It comes as a second strike is also due to take place on Saturday - with two more days of action planned to grind the country to a halt in August.

The RMT last night announced a third strike would also be taking place across the London Underground in August, meaning three gruelling consecutive days of travel hell for commuters.

Vast swathes of the country will be left without any rail services at all as operators from the RMT down their tools.

Network Rail has urged people not to travel and warned disruption is expected to last into Thursday morning, with a later start to services.

Many lines will be closed altogether during the strike, with a highly limited service running on other branches from 7.30am to 6.30pm.

Some parts of the country will be completely cut off, with no services running.

The Transport Salaried Staffs' Association (TSSA) has also announced a strike by its members at Avanti West Coast on Wednesday, while members of the drivers union Aslef will strike on Saturday in a number of companies.

Last-ditch talks to avoid strike action have collapsed, meaning the UK is heading for further chaos on the rails this week.

Read more: Travel chaos for train passengers as RMT confirms next week's rail strikes will go ahead

Andrew Haines, Network Rail chief executive, said: “Despite our best efforts to find a breakthrough, I’m afraid there will be more disruption for passengers this week as the RMT seems hell-bent on continuing their political campaigning, rather than compromising and agreeing a deal for their members.

“I can only apologise for the impact this pointless strike will have on passengers, especially those travelling for holidays or attending events such as the UEFA Women’s Euro 2022 semi-final (Wednesday 27th) and the opening ceremony of the Commonwealth Games (Thursday 28th).

"It is frustrating to yet again ask our passengers to change their plans and only make essential journeys."

The Prime Minister's official spokesman said: "We are concerned about the impact this will have on the public going about their everyday lives.

"And we will continue to call on the RMT to call off the strikes, it is in their gift to prevent this disruption."

RMT general secretary Mick Lynch said union members were more determined than ever to secure a decent pay rise, job security and good working conditions.

"Network Rail have not made any improvement on their previous pay offer and the train companies have not offered us anything new.

"In fact Network Rail have upped the ante, threatening to impose compulsory redundancies and unsafe 50% cuts to maintenance work if we did not withdraw our planned strike action.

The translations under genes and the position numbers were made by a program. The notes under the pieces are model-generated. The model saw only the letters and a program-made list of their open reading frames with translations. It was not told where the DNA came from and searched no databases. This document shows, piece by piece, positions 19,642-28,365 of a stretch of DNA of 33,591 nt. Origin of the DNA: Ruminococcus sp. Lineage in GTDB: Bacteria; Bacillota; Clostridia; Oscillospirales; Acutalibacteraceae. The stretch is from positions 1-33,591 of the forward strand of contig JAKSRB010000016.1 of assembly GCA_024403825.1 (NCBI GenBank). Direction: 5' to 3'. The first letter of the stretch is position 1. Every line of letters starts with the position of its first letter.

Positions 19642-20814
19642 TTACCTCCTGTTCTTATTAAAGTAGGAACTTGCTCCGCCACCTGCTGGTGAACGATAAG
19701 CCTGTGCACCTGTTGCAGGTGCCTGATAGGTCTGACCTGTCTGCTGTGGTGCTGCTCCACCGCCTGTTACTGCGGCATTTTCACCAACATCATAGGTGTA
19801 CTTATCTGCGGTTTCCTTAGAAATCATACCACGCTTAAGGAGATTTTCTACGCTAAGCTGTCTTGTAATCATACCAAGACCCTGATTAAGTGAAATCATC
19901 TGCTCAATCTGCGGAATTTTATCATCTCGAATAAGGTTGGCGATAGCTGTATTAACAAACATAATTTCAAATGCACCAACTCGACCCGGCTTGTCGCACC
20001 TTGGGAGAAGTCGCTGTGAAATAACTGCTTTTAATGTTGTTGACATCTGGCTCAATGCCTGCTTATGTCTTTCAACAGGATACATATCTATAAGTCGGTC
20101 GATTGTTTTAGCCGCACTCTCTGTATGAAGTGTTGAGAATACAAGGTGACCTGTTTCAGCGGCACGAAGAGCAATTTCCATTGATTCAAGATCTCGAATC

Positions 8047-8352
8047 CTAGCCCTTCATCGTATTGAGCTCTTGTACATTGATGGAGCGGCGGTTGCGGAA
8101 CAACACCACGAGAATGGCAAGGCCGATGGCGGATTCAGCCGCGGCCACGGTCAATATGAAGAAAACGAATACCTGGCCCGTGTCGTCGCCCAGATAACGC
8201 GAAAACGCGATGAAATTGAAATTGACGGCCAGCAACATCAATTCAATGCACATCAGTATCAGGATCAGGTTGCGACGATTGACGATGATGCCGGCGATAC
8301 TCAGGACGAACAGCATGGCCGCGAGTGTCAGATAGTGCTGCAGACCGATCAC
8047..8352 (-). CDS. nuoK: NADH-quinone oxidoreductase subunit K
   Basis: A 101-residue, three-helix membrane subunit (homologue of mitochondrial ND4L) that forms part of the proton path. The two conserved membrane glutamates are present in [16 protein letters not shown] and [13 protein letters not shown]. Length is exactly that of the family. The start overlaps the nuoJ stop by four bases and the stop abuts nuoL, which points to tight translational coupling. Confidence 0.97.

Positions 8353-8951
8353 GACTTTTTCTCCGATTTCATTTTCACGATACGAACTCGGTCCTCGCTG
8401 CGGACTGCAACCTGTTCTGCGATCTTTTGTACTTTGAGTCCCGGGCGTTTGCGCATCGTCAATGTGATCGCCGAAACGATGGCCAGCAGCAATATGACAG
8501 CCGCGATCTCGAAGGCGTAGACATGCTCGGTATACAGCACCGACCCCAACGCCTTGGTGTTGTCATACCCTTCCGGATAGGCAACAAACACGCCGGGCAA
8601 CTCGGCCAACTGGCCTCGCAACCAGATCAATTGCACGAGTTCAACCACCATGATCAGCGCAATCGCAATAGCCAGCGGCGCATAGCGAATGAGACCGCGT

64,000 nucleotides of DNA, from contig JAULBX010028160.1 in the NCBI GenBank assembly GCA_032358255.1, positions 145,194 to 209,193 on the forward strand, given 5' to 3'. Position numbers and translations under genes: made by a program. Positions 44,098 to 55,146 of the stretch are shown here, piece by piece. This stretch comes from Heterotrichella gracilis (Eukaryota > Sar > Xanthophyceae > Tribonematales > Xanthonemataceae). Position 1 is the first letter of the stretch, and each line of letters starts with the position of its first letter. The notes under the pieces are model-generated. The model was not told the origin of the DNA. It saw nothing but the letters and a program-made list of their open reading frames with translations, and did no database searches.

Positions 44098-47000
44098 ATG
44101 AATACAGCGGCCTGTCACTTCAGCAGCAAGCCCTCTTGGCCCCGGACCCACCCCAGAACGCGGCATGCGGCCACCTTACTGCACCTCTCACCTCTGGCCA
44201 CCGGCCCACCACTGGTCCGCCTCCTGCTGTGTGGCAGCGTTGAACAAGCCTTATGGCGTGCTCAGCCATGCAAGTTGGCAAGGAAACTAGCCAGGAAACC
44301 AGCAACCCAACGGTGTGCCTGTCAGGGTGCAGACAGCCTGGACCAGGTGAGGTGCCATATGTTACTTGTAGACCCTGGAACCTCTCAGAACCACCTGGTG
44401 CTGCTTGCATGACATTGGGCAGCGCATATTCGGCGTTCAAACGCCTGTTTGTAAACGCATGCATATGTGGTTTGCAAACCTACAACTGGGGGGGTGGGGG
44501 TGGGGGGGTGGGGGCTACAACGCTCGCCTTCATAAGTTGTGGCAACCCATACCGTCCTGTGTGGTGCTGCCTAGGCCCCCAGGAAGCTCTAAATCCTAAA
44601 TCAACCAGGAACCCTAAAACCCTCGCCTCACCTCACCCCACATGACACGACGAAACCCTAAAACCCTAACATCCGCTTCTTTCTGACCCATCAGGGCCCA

"The train operating companies have put driver-only operations on the table along with ransacking our members' terms and conditions.

"RMT will continue to negotiate in good faith but we will not be bullied or cajoled by anyone.

"The Government need to stop their interference in this dispute so the rail employers can come to a negotiated settlement with us."

Transport for London (TfL) said while the industrial action does not involve its staff, varying degrees of disruption are expected on the District and Bakerloo Tube lines, London Overground, and the Elizabeth line, which all share some sections of track with Network Rail.

A separate train strike by the Asflef union, which represents drivers, will take place on Saturday.

Seven different companies will be impacted: Arriva Rail London; Chiltern Railways; Greater Anglia; Great Western; Hull Trains; LNER; Southeastern; and West Midlands Trains.

A Department for Transport spokesperson said: "It's now clearer than ever that the RMT has no interest in engaging in constructive discussions and is hell-bent on creating further misery for passengers across the UK.

"This action is a cynically timed attempt to derail the start of the Commonwealth Games, one of the first major events the country has been able to look forward to since the pandemic.

"As well as those travelling to the Games, RMT's actions will affect people in need of urgent care, hardworking families off on long-awaited holidays and day trips, and businesses - all while a fair two-year, 8% deal hasn't even been put to their members.

"The rail industry has to modernise and be brought into the 21st century for the benefit of passengers and staff. We're extremely disappointed to see that instead of staying at the table, RMT executives have chosen to walk away once more.

"We continue to encourage RMT to do the right thing by their members and passengers alike and call off the strikes."